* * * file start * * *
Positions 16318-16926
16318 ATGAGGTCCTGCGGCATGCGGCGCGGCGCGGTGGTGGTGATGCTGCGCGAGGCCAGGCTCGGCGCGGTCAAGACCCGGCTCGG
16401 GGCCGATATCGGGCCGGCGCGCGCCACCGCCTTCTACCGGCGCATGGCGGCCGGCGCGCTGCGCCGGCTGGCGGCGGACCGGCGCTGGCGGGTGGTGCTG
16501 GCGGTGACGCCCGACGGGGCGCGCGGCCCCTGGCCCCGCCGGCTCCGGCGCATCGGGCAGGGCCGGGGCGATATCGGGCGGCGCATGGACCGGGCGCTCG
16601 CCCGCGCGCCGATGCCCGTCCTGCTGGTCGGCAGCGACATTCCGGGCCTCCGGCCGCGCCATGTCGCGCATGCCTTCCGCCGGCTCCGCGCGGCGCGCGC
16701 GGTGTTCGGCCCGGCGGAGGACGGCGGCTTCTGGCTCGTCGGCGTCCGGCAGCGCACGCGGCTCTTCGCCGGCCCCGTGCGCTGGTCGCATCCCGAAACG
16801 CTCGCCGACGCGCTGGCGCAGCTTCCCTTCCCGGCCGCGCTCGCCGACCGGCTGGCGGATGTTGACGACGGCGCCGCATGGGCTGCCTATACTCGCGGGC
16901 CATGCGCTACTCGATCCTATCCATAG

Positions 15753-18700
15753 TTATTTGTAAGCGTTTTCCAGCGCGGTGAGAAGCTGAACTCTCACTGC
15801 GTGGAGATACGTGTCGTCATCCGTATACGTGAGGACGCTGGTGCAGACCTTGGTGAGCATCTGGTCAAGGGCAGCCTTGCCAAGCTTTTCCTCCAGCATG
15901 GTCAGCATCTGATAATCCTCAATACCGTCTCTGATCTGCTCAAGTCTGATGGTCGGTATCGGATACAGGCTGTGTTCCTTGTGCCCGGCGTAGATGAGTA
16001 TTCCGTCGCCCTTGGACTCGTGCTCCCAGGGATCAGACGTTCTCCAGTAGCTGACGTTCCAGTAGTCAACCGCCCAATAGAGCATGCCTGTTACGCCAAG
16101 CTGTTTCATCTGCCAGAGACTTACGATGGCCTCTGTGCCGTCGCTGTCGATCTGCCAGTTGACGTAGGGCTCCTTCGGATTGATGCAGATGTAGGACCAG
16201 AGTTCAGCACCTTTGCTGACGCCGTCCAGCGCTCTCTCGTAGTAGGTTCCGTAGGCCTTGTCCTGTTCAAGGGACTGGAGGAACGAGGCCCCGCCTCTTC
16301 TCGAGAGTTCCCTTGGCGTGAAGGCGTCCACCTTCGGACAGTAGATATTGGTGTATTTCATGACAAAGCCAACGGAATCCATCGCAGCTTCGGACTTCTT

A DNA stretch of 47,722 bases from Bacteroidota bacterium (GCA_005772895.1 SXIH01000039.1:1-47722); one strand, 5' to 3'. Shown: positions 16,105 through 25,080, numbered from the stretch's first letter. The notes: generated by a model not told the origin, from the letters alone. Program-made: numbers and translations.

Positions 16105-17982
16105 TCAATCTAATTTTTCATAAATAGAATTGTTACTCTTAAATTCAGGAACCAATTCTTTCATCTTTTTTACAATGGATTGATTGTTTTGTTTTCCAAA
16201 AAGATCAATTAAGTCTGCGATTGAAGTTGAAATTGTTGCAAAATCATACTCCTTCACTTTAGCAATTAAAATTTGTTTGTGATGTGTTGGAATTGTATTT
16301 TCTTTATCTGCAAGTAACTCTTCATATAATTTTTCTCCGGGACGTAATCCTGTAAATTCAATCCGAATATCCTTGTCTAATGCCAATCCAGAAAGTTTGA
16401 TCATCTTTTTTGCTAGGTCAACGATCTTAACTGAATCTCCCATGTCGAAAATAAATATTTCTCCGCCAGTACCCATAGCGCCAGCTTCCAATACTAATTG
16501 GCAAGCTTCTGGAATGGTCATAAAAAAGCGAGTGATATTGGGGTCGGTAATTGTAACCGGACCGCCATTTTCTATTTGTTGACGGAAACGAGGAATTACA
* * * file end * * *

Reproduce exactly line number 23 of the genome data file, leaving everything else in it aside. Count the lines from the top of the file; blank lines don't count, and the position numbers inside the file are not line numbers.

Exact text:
16501 GCAAGCTTCTGGAATGGTCATAAAAAAGCGAGTGATATTGGGGTCGGTAATTGTAACCGGACCGCCATTTTCTATTTGTTGACGGAAACGAGGAATTACA